A fella at work told me about it. It was on the radio on my way home. The evening TV news was all over it (immediately before, I'd seen a commercial for Lysol that used the Beatles' "Hello, Goodbye" as its jingle). I wasn't surprised, but certainly I was dismayed.
So pick your poison. It's been a newsy week. Now I'll tell you what I think.
I always thought Don Imus (left) was a weirdo. The kind of media weirdo about whom I couldn't care less. It's been ages since I saw him on TV. I guess he's been around forever, but I found his gab impenetrable. He's an oddball, and I don't give a hoot. He's sort of a Howard Stern in a cowboy hat. He likes to say "shocking' things, sort of like radio jocks used to do in the '80s when they were first trying to stir up the local airwaves. Every big town had one. So the fact that Imus said "provocative" things about the Rutgers University ladies basketball team is no surprise. But I don't know why it's any different as a display of poor taste than what Stern did (or does; I haven't listened to Stern in ages; I outgrew him fast—I hope you did too).
Anyway: Imus. (Sigh.) Now another racial incident besets us all. I'm sure the Rutgers gals are great. But let's put this in perspective. Imus is an attention-hungry radio jock who's made his living being "edgy." That's his thing. He doesn't ever necessarily believe what he says. He just says stuff to be outrageous. Or possibly to get a laugh. Hence, Rutgers female basketball players become "skanky ho's," or whatever the heck he said. Instant cause celebre. And an opportunity for African American posturing and outrage.
I'm not saying Imus shouldn't have been canned. Frankly, that should have happened years ago on the grounds that he's so unpleasant to listen to. But I almost wonder if it wouldn't have been better to ignore him. To exercise some good taste. To pretend that he doesn't even exist.
Let's face it, Don Imus does not represent anyone. He was trying to reference the argot of black rappers and 'hood culture, along the way to making a bad joke. He might've called the Notre Dame basketball team a bunch of lazy drunken Irishmen. But, of course, that wouldn't have gotten any attention. It certainly wouldn't have gotten him fired. So media Rule #1 is still in place: You can't go after Jews or blacks, even in the pursuit of satire, without a firestorm ensuing. You'll probably get fired. I guess I'm here to say that the only reason this is a big deal is because we have allowed it to become one.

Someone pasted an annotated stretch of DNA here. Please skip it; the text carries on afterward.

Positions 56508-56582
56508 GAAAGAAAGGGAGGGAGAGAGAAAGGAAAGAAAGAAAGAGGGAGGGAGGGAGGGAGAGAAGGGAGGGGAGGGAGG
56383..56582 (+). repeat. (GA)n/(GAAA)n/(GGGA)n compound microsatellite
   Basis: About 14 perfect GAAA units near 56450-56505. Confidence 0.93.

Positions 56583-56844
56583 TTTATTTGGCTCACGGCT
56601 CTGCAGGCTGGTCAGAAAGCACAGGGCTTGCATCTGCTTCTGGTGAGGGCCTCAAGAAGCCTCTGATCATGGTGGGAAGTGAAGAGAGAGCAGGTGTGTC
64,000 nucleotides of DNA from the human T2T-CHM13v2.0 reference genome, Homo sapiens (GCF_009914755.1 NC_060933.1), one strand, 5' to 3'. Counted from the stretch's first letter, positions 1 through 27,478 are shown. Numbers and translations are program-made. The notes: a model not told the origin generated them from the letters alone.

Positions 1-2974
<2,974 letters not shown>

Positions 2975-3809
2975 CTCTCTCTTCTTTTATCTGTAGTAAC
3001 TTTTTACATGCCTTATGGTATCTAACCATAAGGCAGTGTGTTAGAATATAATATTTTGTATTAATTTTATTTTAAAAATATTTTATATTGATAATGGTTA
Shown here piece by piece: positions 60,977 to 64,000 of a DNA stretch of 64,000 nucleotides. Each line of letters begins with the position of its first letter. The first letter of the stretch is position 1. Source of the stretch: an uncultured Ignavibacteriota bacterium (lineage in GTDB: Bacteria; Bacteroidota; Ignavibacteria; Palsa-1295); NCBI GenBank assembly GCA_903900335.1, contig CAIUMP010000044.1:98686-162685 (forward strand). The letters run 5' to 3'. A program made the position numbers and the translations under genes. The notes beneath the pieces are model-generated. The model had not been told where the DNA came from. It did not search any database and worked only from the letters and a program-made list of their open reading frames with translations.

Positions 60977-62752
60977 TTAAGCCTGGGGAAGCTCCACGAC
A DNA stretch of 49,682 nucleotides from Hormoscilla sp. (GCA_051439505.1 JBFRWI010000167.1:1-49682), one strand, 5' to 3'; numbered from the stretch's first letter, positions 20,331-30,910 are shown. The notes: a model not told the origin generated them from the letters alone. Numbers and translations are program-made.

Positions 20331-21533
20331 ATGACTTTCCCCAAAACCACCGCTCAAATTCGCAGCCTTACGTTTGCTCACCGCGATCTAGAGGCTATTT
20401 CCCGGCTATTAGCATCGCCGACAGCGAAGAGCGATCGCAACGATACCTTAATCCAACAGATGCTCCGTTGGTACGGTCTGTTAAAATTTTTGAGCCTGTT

I'll look on the brightest side of the affair: Maybe Imus will go away. But for the record, I wasn't outraged, I didn't take what he said seriously, and I think the whole thing is a tempest in a teapot.
Now that the Duke University men's lacrosse team has been exonerated from the big rape charge, we once again are forced to reflect on our country's race issues. But maybe moreso we should re-focus on the importance of the law, of the old shibboleth that a man (or a lacrosse player) is innocent until proven guilty. Anyone who read about that case from the get-go had to surmise that something was fishy. At the least, it demanded that patience precede liberal outrage.
Maybe what we learned ultimately was a harder lesson: that the state of male-female relations is even worse than that of black-white relations. It's 2007, and guys are still hiring strippers. That they were white guys hiring black strippers down in Durham certainly does add a Thomas Jefferson-Sally Hemings cast to the incident. It's nothing to be proud of; apparently, it's what guys do. But that doesn't get the prosecutor, Mike Nifong, off the hook, for his knee-jerk, lowest-common-denominator approach to things. Once again, the pressure to exercise liberal outrage superseded a more reasonable, wait-and-see attitude, which you'd think an officer of the law would ascribe to.
How sad: The Dukies lose their season, reputations are tarnished, a lot of misleading racial posturing holds sway for months and months, and, yet again, the law is the loser.
Which brings us to Adam ("Pacman") Jones, who is—Was? Is?—one of the most physically gifted football players in the National Football League. He was erratic his rookie year, in 2005. He looked a little spaced out on-field. Then last year, as the Tennessee Titans improved markedly, and were suddenly this exciting team with huge upside young talent, Pacman looked at least like Batman to Vince Young's Superman. Pacman Jones is a great punt returner; also a cornerback who has rapidly learned how to play well one of the toughest positions on the football field. I'm not sure he does any of that with his brains. But he's got what great athletes usually have: instinct, and a great motor.